January 31, 2013

Feeding Pregnant Goats

Text is taken from Raising goats for Dummies. Read the full page here.

A pregnant doe doesn't have increased nutritional needs until the last two months of gestation, which is when the kids do 70 percent of their growing. But the doe does need additional water throughout pregnancy. A feeding program for pregnant goats is as follows:
  • Early pregnancy (first 3 months): Feed does to maintain their body condition or to improve their body condition if they are thin. You can meet their nutritional requirements with good hay or pasture, or some added grain for thin does. Unless they're lactating, does don't need grain in early pregnancy. Do not overfeed. Overfeeding can lead to complications such as hypocalcaemia and ketosis.
  • Throughout pregnancy: Monitor and compensate for pregnant does' increased water consumption. Pregnant goats can drink up to four gallons a day. Monitor body condition and adjust feed and water accordingly.
  • Late pregnancy (last two months): Does' nutritional requirements increase greatly during this time because the unborn kids are growing rapidly. Start grain gradually (just a handful a day) until your does are eating up to a half-pound of grain a day (depending on the goat size and breed) or half to two-thirds of their normal milking ration by the time they kid, in addition to hay. Gradually replace their hay with alfalfa so they get the proper balance of calcium and phosphorus. Continue to monitor their body condition and adjust feed accordingly; does carrying multiple kids need even more calories and nutrients.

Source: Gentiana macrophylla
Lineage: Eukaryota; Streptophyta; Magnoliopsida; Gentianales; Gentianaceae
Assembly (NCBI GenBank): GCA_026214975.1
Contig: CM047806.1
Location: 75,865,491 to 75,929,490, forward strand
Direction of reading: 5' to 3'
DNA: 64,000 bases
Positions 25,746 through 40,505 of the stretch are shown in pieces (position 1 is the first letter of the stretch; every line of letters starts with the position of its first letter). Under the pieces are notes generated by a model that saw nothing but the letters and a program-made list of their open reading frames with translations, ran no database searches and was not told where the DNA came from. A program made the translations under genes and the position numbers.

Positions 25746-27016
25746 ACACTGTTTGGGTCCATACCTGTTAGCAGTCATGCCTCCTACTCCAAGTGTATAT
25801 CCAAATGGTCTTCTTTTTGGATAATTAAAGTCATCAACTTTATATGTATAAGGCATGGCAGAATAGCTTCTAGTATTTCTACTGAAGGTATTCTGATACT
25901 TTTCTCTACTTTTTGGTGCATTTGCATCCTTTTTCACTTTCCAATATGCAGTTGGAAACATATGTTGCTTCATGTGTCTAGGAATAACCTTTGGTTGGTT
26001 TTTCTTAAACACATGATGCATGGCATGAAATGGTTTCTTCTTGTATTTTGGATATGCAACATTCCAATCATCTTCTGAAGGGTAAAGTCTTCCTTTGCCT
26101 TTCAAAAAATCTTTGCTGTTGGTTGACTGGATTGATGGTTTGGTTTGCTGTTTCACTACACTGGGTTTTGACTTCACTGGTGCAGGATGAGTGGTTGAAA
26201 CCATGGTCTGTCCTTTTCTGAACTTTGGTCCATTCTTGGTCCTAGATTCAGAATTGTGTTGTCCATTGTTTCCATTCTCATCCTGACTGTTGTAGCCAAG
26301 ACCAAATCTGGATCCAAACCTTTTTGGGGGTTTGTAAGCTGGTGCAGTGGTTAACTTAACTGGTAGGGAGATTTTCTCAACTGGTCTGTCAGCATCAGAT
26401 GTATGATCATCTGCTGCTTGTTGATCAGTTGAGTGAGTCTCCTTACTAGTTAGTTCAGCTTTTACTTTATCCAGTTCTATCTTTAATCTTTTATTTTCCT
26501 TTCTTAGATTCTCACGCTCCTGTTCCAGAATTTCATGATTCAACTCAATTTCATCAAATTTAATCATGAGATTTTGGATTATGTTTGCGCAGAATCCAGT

Make sure not to overfeed grain during pregnancy to avoid the risk of having the kids grow so large that the doe has birthing difficulties. And very important is that your doe has access to a free-choice mineral mix or block. I like to also provide baking soda at all times as it helps balance a goats acidity level in their rumen. Anouther thing I like to give to my pregnant does is apple cider vinegar.

January 6, 2013

Roxy is now (hopefully) Pregnant

When I went to milk Roxy yesterday morning she was wagging her tail almost non-stop, which is one of the signs of heat. I gave Cassie a call and we were soon on our way over, Roxy in the back of our car. We were lucky, as she was in standing heat. All it took was to put them together for fifteen minutes, then we loaded Roxy back up in the car and went home again. Her due date is June 4.

January 3, 2013

Update on Roxy

On Tuesday we brought Roxy home. She was happy, but not bred. It seems that I somehow made a slight mistake in my timing for bringing her over; I missed the beginning of her heat and when we dropped her off she was beginning to go out of heat.

A good time to breed a doe is shortly after they go into heat. The best time is in the middle of their heat. Another good time is near the end of their heat, but some goats don't like to be. Roxy seams to be one of those. At the end of her heat, though she was wagging her tail violently, she would not let Rah touch her. When Cassie held her to see if she'd let Rah come near, Roxy broke away and ran to the other side of the pen. She didn't use her voice, but with her eyes she said: "How dare you!"

We'll try again soon, and probably to Roxy's joy. Roxy very much enjoyed herself there and she has a good reason. Cassie has a warm barn, really nice alfalfa-mix hay, and water heaters to keep the water warm. Even so, I can tell that Roxy is glad to be home. And I'm glad to have her back.